To anyone who was concerned that electrification would ruin BMW’s core sedans, all we can say is this: You have nothing to worry about. The future looks bright, even at the single-motor end of the spectrum where the rear-drive 2022 BMW i4 eDrive40 resides.
As its designation suggests, the i4 is an EV take on the 4-series Gran Coupe. Its sleek four-door sedan-esque body is indistinguishable from its gas-powered counterpart’s and features the same longer roofline, frameless door glass, and rear liftgate rather than trunk. This absolutely works in the i4’s favor, as the Gran Coupe offers superior rear-seat space and better cargo access than any 3-series sedan. And it looks fantastic to boot. Besides, the name i3 was already taken.
We’ve previously tested—and been mightily impressed with—the high-performance variant of the i4, the M50, calling it “an EV M3” because, among other things, it outaccelerated the last M3 Competition we tested. The eDrive40 is the more mainstream, less expensive version, but in many ways that makes it an even more compelling EV, not to mention a serious alternative to its gasoline-powered counterpart, the BMW 430i Gran Coupe.
In contrast to the M50, with dual motors making 536 horsepower and powering all four wheels, the eDrive40 has a single rear-mounted motor that sends 335 horses to its rear wheels. Still, that easily outclasses the 430i, whose turbocharged 2.0-liter inline-four puts out just 255 horsepower. At the track, our eDrive40 scampered to 60 mph in 4.8 seconds and dusted the quarter-mile in 13.4 seconds at 106 mph. That makes it quicker than a rear-drive Tesla Model 3 Long Range, which reached 60 mph in 5.0 seconds and crossed the stripe in 13.8 seconds at 101 mph. Meanwhile, the last 430i we tested (admittedly a convertible, not a Gran Coupe; their engines are identical, and weight differs by little more than 100 pounds) achieved 60 mph in 5.5 seconds and covered the quarter-mile in 14.1 seconds at 98 mph. Bottom line: The single-motor i4 is sufficiently quick.
It turns out to be even quicker in real-world acceleration situations, where direct-drive and instant torque (the 317-lb-ft peak begins at zero rpm and carries on to 5000) leads to total annihilation of the 430i, which must build boost and kick down to a lower cog in its eight-speed automatic before it can head off in pursuit. The eDrive40 handles the 5-to-60-mph street-start test in 5.1 seconds, whereas the 430i needs 6.8 seconds. The rear-drive i4’s passing times of 2.0 seconds from 30 to 50 mph and 2.9 seconds from 50 to 70 mph are even more telling, with the 430i requiring 3.4 and 4.0 seconds, respectively.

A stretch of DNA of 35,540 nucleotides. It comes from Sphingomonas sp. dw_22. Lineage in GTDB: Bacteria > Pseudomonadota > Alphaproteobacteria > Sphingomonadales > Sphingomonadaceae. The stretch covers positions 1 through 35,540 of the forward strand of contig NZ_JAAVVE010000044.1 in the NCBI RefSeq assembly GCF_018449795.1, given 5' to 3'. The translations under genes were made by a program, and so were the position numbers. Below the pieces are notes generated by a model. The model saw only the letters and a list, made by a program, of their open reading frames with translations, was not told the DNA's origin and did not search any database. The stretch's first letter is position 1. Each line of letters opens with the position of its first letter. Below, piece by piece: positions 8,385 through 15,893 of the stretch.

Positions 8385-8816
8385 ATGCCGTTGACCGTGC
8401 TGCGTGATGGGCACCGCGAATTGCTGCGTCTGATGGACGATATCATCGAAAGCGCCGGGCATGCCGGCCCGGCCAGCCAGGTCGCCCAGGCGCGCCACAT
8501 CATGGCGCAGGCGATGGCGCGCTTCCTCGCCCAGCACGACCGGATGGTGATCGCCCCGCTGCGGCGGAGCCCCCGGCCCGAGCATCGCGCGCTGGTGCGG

BMW i4 Range Results
It’s not all about speed. Range, the other side of the EV coin, is an even bigger concern to many, and here the i4 eDrive40 handily outperforms the M50. Both i4 variants use the same 81.5-kWh liquid-cooled lithium-ion battery pack, and as is typical in such cases, the less powerful single-motor car delivers greater range. For the eDrive40, that’s an EPA-rated 301 miles with 18-inch wheels or 282 miles with the optional 19s, versus the M50’s 270 miles on 19-inch rolling stock or just 227 miles with high-performance 20-inch rubber.
Our eDrive40 tester was fitted with summer-spec Hankook Ventus S1 evo3 19-inch performance rubber, and it essentially equaled its 282-mile EPA rating in our more severe 75-mph highway range test by delivering a 280-mile result. Our 75-mph consumption worked out to 107 MPGe, which easily surpassed the EPA rating of 99 MPGe combined (100 city, 98 highway). It gets better: We averaged108 MPGe over the 1336 miles we had the car. This included 130 MPGe on a 158-mile random mix of city and highway driving, where light traffic held freeway speeds between 60 and 70 mph. Our maximum-attack run on Angeles Crest Highway was our worst “tank” at 85 MPGe, which maintained respectability because routine highway driving was part of getting there and back.
EV Sounds and Regen Braking
In the M50, we found the synthesized EV interior sound to be overbearing, but here the IconicSounds Electric (a side dish to the $875 Harman/Kardon surround-sound stereo upgrade, which you absolutely want) is less noticeable and can be turned off anyway—the better to enjoy the silence. Our eDrive40 emitted just 64 decibels in both the 70-mph cruise and wide-open acceleration tests, which pretty much means you’re simply hearing hushed levels of wind noise enveloping the sleek bodywork.